Google says it never used data it gleaned
WASHINGTON — Google Inc. is telling lawmakers that it never dissected or used any of the information that it accidentally sucked up while collecting data about public Wi-Fi networks in more than 30 countries.
In a letter to three key members of the House Commerce Committee, the company apologized for collecting fragments of e-mails, search requests, and other online activities over unencrypted Wi-Fi networks.
The company got the information while photographing neighborhoods for its Street View mapping feature. Google said it was trying to gather information about the location, strength, and configuration of Wi-Fi networks so it could improve the accuracy of location-based services such as Google Maps and driving directions. Going further and collecting snippets of information traveling over those networks “was a mistake,’’ Pablo Chavez, Google’s director of public policy, wrote in the letter.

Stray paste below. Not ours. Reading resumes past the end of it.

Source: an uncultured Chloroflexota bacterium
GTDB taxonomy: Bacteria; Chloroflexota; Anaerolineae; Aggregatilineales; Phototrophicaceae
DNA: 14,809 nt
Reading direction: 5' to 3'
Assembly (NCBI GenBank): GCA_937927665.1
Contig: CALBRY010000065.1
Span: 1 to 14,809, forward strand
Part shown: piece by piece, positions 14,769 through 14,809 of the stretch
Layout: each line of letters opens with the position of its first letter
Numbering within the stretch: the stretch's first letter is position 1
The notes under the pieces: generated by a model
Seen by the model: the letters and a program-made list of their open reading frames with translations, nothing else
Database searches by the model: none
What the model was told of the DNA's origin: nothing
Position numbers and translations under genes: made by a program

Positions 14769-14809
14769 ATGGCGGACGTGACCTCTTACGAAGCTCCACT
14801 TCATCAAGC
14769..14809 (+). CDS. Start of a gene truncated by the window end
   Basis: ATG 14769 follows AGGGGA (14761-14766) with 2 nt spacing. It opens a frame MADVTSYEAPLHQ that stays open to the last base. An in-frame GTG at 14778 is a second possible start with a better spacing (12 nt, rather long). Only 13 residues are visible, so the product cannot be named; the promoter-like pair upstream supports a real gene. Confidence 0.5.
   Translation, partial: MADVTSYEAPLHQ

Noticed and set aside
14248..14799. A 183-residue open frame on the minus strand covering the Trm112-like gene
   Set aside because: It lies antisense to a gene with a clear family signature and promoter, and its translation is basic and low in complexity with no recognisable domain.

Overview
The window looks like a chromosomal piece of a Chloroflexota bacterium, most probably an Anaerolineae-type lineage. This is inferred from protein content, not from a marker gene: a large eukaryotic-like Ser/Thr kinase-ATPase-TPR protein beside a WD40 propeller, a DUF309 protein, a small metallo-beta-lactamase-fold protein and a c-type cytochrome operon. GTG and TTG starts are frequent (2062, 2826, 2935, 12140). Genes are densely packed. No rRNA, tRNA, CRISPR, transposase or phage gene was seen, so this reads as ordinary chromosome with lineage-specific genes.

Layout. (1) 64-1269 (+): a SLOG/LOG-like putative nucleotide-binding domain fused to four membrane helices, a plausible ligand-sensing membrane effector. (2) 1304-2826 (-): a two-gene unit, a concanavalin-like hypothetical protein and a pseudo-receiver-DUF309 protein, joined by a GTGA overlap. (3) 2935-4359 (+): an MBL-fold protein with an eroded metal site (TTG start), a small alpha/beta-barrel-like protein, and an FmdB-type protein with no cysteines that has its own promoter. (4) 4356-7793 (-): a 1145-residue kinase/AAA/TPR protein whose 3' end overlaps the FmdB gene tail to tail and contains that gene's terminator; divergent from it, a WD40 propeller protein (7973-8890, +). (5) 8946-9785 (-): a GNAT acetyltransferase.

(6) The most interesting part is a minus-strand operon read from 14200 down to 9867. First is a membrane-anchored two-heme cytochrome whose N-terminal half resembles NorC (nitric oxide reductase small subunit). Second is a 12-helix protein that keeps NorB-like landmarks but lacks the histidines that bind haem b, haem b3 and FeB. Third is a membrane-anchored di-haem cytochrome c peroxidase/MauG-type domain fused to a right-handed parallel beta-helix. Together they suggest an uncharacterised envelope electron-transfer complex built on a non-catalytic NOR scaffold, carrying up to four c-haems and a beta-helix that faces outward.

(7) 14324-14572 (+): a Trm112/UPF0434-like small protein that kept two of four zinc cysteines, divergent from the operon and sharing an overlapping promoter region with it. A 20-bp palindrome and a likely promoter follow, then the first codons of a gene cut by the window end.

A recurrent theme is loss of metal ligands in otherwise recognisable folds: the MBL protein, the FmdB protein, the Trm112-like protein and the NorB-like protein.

Google’s letter, released yesterday, was a response to an inquiry by Representative Joe Barton of Texas, the top Republican on the House Energy and Commerce Committee, and Edward Markey, Democrat of Massachusetts and a key member of the Subcommittee on Communications, Technology, and the Internet. The letter was addressed to Barton, Markey, and Commerce Committee chairman Henry Waxman, Democrat of California.